The American system creates a number of perverse incentives. There’s a clear incentive to lose games one year to improve your draft position the next year. Even if you have a crummy team, you still get to share in league-related income, like TV revenues. You don’t get the glory of winning a championship, but the financial penalties of failing are not very stiff. If you’re just in it for the money, there’s no real incentive to win.
The European system seems clearly superior. It creates greater competition, removes perverse incentives, and creates a system of accountability. You win, you’re in. You lose, you’re out. That seems much more American than European.
I’ve been wondering lately if we couldn’t apply a relegation system to the states of the United States. We have 50 states and some are clearly more successful than others. Even the failing states, however, reap huge rewards from remaining in the union.
In our current system, there’s no real incentive for a state to succeed. Even if a state fails, it still gets huge subsidies from other states. In fact, the greater the failure, the greater the subsidy. It’s a perverse incentive: the worse you do, the more you get.
In fact, some states – let’s call them moocher states – get a net benefit of billions of dollars from the federal government. These states pay a relatively small amount in federal taxes but get huge federal subsidies in return. There’s no incentive for such a state to invest locally. It would only reduce the federal subsidy.
The giver states, on the other hand, are penalized for their success. They see their moneys drained away to subsidize the moocher states. This reduces their incentive to continue to succeed.
So, what to do with the moocher states? Let’s set up a league table and rank states on their success. Every ten years, let’s drop the bottom five from the union. That will improve competitiveness, enhance local autonomy, emphasize responsibility and accountability, and erase perverse incentives. What could be more American than that?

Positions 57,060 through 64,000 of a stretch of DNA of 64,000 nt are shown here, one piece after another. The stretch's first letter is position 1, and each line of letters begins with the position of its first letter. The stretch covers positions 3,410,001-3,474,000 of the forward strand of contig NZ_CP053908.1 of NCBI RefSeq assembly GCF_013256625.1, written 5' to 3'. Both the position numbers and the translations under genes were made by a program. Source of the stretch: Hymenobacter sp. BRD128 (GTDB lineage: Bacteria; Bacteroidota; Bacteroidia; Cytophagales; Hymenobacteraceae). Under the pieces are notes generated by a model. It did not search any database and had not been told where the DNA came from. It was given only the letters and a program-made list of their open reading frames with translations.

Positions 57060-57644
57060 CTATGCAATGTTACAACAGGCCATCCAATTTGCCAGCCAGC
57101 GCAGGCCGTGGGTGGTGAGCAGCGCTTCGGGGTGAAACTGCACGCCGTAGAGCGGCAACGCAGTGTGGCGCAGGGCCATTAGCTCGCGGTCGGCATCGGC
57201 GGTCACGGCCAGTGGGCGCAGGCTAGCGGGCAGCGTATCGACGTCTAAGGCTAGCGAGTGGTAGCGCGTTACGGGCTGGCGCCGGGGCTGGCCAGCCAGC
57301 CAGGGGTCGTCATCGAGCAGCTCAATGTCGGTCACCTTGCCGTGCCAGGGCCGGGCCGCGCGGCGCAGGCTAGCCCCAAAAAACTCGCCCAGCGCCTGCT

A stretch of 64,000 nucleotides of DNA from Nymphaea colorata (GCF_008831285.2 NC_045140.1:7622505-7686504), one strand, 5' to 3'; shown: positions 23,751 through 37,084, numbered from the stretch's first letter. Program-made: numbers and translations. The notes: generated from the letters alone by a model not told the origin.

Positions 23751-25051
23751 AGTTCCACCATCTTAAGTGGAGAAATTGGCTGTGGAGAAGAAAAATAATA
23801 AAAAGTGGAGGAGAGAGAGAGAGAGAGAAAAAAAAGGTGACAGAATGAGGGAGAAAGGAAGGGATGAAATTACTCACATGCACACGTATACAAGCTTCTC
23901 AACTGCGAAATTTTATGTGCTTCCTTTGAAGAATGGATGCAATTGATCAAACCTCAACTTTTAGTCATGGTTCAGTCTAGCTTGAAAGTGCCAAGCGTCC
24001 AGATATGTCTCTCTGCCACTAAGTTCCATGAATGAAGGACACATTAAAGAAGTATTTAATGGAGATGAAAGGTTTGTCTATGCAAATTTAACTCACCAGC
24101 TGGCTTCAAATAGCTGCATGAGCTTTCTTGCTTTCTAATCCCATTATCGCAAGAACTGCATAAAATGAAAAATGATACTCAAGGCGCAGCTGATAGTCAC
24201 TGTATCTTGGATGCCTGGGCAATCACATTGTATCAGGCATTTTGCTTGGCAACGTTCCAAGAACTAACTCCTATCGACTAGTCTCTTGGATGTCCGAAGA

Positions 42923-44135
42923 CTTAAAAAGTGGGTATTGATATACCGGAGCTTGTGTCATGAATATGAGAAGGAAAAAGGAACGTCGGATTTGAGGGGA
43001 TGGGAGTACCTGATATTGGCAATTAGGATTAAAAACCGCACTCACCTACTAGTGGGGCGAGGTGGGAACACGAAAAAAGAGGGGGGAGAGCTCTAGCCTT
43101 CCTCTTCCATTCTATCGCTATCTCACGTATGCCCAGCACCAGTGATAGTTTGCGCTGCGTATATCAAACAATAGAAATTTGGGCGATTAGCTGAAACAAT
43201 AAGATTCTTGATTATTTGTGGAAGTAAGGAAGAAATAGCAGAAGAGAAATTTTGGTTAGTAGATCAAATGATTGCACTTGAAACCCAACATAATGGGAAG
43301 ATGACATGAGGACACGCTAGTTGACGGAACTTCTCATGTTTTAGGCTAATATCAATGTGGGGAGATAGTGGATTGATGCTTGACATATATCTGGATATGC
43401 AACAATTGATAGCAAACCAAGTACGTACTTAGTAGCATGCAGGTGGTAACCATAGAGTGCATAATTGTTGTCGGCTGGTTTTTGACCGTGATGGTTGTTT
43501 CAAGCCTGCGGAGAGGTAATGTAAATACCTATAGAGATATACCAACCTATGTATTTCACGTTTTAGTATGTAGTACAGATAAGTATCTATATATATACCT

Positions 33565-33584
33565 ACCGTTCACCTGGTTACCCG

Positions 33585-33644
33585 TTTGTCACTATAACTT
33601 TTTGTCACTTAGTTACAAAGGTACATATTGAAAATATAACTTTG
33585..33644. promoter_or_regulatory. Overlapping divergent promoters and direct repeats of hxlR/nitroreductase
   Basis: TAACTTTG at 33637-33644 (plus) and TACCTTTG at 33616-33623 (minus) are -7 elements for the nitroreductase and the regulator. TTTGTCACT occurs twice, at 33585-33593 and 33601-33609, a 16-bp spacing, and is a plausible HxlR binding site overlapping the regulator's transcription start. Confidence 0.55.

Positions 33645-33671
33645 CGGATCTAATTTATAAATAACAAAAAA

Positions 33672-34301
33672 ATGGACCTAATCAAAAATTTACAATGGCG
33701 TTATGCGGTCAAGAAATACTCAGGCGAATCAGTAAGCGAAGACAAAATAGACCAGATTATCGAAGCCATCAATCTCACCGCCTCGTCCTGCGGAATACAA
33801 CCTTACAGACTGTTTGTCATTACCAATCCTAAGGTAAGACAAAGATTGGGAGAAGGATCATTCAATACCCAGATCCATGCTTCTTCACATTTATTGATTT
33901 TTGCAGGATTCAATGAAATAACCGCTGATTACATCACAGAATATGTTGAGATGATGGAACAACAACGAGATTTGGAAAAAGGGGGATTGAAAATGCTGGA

The future is uncertain. Eat dessert first.
If you act on this sage advice, you may well come from a culture that’s high on the Uncertainty Avoidance Index (UAI). As Geert and Gert Jan Hofstede have pointed out, the desire to avoid uncertainty varies dramatically from culture to culture and fundamentally affects how people think and behave.
The Hofstedes (father and son) study the influence of national cultures on organizational behavior. They write that there are five basic dimensions of culture: 1) power distance; 2) individualist/ collectivist; 3) masculine/feminine; 4) Uncertainty avoidance; 5) short-term/long-term orientation. I’ve written about the first three previously (here, here, and here). Today, let’s talk about uncertainty avoidance.
The Uncertainty Avoidance Index measures the degree to which a culture believes that what’s different is dangerous. Countries with high UAIs tend to be anxious about ambiguity and the future in general. They often establish laws, behavioral codes, religions, and technologies that reduce ambiguity. Countries with high UAIs include Greece (UAI = 114), Poland (93), Japan (92), France (86), South Korea (85), Israel (81), and Italy (75).
Countries with low UAIs tend to believe that what’s difference is curious. They are generally less rules-oriented and less anxious about the future. They tend to see the world as a relatively benevolent place and to give the benefit of the doubt to new ideas, situations, and people. Countries with low UAIs include the United States (46), India (40), Great Britain (35), Ireland (35), Sweden (29), and Denmark (23).
Uncertainty avoidance expresses itself in many different ways. Very generally speaking, families in affluent countries with high UAIs have fewer children than those in affluent countries with low UA indexes. People in high UAI cultures tend to be more stressed and rules for children are quite firm. People in low UAI culture tend to be more agreeable and more blasé about children’s play habits. They worry less about health and money.
Let’s say you want to market a product internationally, including both low and high UAI countries. Your message will need to be very different. In high UAI countries, consumers will want to know about the purity and cleanliness of the product. They also value expert opinion in their advertising. In low UAI countries, consumers tend to seek convenience rather than purity and prefer humorous ads.